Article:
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Headjoint Buying Guide
Replacing a flute's headjoint is like giving it a new personality. For example, putting a gold headjoint on a silver flute makes it play similarly to an all
gold instrument. It is generally acknowledged that many expensive flutes have
headjoints that do not allow them to be played at their best. Indeed, by
replacing the poor headjoint of an otherwise first-rate instrument, the
player can realize its full potential. Another important need for a new
headjoint is for the player who owns a moderately priced, mass-produced
flute in good mechanical condition. The greatest improvement in its
quality, with minimal investment can be the replacement of the headjoint.
It is often far less expensive and more desirable to replace the headjoint
of this class of instrument than to replace the entire flute with a more costly
one. It is important to know that headjoint making is a special expertise apart
from other areas of flute making. Unlike traditional makers whose expertise is
divided among the many aspects of flute making, my company is exclusively
devoted to the art and science of headjoint making.
I spend a great deal of time developing improved designs, as is
evidenced by the issuance of the Drelinger OptikutŪ headjoint patents. This
specialization is analogous to reed or mouthpiece making as an area of expertise,
distinctly different from basic wind instrument making. More and more, flutists
are recognizing this distinction and are buying the flute body from one maker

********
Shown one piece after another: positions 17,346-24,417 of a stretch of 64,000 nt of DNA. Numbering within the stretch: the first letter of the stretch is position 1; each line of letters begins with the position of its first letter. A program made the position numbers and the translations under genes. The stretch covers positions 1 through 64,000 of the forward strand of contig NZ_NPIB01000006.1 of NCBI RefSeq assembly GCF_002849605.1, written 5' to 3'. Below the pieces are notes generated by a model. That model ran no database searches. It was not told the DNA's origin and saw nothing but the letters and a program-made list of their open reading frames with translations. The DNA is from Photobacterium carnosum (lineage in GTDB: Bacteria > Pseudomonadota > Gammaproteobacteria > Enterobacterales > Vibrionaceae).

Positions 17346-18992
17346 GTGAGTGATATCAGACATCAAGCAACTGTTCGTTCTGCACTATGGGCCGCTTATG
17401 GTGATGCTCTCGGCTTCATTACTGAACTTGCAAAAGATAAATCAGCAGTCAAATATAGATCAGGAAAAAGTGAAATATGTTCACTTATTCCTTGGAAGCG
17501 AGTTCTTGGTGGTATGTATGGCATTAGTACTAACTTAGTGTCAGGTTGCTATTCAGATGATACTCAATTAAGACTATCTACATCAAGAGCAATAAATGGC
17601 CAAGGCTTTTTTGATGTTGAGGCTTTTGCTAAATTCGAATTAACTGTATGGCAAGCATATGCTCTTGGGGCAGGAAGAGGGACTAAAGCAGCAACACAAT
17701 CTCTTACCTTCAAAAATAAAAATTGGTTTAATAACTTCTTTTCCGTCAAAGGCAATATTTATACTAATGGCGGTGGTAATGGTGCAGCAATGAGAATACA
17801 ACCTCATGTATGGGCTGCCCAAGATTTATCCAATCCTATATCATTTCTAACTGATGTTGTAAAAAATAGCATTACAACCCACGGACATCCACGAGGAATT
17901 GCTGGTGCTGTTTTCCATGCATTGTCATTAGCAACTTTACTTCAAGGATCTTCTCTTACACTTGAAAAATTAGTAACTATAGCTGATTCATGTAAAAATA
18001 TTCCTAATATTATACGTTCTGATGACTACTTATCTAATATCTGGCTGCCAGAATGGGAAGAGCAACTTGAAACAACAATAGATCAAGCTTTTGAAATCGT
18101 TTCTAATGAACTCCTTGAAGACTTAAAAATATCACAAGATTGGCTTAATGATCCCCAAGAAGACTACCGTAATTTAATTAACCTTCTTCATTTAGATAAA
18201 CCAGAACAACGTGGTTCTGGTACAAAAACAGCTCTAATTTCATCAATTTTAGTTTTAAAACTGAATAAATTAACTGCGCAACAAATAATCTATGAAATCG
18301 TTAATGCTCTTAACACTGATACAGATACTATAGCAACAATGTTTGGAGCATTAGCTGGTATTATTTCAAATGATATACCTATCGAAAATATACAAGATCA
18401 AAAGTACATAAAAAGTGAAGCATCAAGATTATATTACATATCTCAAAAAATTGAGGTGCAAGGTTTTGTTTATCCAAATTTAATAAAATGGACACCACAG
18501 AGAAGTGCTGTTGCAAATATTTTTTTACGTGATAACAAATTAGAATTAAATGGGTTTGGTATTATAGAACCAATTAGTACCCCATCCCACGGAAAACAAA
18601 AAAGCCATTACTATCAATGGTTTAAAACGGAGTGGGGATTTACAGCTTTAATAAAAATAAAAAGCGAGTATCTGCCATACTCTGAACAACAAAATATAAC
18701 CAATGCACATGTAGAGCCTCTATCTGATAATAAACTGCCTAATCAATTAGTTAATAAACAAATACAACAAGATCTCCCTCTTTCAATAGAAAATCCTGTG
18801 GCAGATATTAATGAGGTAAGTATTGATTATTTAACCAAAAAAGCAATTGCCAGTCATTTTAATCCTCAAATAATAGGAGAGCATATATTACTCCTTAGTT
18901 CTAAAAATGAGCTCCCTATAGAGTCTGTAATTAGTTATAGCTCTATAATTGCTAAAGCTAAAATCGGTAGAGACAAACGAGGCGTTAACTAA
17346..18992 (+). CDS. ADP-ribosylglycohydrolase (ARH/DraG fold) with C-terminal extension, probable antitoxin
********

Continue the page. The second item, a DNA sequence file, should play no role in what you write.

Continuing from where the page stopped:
and the headjoint from another. At first glance, the headjoint looks like the
simplest part of the flute. In reality, it is acoustically the most complex.
The headjoint incorporates a universe of details that demand great sensitivity
on the part of the maker in order to match it with each individual player and
flute body. I believe that the best results can be achieved by working personally
with each flutist. My method of working is analogous to fitting eye glasses: you
need a variety of lenses to find the combination that works best. When I have
done my job, the headjoint responds like a musical lens, helping the flutist to
clearly and easily express every nuance. Remember, even those who are satisfied
with their present flute should simply try a different headjoint. It may very
well give the best results ever.
Every flutist is unique. Each of us has a one-of-a-kind embouchure. To
illustrate this point here are some photographs from Roger S. Stevens' book
Artistic Flute (Highland/Etling Publishing Co., CA). Not seen is the inside of
the mouth where differences also demonstrate individuality. Based on the fact
that everyone plays differently, it stands to reason that a headjoint is a very
personal choice. Finding the right headjoint can be very time consuming, but
absolutely necessary, if you are to play at your best.
In order to understand what is needed, I work with each person on an individual
basis, pointing out both the strengths and weaknesses of their original headjoint.
Next, I make every effort to provide a new headjoint which corrects these
weaknesses while maintaining the original's desirable characteristics. My work
involves hearing through my customers' ears and sensitizing myself to what they
perceive. When they try headjoints, I watch, as well as listen, to see if there
is muscle tension around the area of the embouchure. When a headjoint is
properly matched to the player, it seems to meld perfectly with the chin and
lips, creating an almost relaxed appearance of the surrounding muscles.
Remember, in order to play musically, a headjoint must feel good as well as be
capable of producing beautiful sound.
Suggestions before trying headjoints.